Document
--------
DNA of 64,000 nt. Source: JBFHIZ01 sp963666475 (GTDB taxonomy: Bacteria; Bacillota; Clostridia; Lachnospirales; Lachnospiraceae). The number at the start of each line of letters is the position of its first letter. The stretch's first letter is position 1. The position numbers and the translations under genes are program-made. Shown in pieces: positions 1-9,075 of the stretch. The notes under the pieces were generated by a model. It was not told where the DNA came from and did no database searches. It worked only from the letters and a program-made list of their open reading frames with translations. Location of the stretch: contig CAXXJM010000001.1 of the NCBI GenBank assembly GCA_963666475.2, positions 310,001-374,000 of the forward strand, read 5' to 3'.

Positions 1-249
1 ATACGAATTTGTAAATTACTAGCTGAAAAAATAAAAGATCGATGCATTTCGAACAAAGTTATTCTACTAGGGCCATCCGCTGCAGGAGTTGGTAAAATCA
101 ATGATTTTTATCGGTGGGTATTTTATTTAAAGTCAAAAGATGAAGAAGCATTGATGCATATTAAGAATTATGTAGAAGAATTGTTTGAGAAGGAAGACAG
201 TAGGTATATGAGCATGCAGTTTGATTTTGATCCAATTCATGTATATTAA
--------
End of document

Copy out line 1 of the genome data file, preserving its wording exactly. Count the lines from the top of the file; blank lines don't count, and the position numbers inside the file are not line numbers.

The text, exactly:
DNA of 64,000 nt. Source: JBFHIZ01 sp963666475 (GTDB taxonomy: Bacteria; Bacillota; Clostridia; Lachnospirales; Lachnospiraceae). The number at the start of each line of letters is the position of its first letter. The stretch's first letter is position 1. The position numbers and the translations under genes are program-made. Shown in pieces: positions 1-9,075 of the stretch. The notes under the pieces were generated by a model. It was not told where the DNA came from and did no database searches. It worked only from the letters and a program-made list of their open reading frames with translations. Location of the stretch: contig CAXXJM010000001.1 of the NCBI GenBank assembly GCA_963666475.2, positions 310,001-374,000 of the forward strand, read 5' to 3'.